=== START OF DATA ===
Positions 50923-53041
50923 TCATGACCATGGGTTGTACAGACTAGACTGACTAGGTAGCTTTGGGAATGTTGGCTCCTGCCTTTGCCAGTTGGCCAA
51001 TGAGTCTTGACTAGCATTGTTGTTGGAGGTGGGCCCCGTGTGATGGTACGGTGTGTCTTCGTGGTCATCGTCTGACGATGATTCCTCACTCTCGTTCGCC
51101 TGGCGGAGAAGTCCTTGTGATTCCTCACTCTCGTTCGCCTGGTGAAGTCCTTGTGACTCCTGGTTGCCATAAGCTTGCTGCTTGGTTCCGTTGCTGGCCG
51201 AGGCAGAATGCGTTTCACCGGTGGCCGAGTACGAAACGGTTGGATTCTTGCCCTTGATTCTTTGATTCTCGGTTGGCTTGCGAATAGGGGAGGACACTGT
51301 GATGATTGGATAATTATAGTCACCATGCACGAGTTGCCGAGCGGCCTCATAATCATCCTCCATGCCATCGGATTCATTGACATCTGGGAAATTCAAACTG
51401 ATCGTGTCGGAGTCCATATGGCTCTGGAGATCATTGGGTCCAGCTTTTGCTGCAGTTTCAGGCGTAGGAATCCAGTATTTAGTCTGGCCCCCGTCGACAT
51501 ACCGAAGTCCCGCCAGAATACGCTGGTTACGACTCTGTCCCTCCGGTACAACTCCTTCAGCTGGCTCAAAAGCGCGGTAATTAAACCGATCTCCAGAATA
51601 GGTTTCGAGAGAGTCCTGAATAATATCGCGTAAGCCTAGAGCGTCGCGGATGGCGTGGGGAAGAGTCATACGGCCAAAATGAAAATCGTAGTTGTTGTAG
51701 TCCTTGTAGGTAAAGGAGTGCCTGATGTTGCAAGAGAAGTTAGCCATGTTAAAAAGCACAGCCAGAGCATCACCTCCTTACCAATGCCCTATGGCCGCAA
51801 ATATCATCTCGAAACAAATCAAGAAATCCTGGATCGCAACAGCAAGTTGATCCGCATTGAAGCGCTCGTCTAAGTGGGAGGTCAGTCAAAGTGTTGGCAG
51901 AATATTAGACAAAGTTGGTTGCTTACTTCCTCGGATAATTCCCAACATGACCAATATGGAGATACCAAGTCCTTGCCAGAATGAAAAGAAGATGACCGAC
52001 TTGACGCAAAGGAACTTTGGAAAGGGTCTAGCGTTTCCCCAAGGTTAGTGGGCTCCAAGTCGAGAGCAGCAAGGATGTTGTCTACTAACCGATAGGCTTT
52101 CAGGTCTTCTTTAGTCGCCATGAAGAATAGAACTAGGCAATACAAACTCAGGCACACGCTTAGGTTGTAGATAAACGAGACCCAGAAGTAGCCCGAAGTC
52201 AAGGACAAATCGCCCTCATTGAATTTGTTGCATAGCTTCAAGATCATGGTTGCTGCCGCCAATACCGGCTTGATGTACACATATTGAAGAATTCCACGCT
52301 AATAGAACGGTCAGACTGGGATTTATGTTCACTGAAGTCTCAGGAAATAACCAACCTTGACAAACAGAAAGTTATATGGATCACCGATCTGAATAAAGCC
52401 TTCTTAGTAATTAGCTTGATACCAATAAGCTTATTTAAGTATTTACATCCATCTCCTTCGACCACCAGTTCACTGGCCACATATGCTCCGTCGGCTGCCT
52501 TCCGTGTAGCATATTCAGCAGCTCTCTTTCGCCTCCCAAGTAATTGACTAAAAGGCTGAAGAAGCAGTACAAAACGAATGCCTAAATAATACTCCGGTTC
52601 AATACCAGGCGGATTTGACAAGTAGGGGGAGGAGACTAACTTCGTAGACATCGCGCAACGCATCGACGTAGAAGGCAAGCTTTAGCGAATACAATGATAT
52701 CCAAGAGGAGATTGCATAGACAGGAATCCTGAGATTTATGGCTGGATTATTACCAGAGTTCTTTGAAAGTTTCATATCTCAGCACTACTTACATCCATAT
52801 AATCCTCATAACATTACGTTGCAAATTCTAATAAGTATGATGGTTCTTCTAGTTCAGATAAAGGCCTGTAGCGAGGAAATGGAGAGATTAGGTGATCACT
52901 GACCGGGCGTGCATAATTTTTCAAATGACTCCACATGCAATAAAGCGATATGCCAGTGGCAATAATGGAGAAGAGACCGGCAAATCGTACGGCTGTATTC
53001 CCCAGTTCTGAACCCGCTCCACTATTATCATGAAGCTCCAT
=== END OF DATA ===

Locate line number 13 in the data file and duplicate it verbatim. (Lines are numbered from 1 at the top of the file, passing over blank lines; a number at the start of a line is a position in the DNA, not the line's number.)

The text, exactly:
52001 TTGACGCAAAGGAACTTTGGAAAGGGTCTAGCGTTTCCCCAAGGTTAGTGGGCTCCAAGTCGAGAGCAGCAAGGATGTTGTCTACTAACCGATAGGCTTT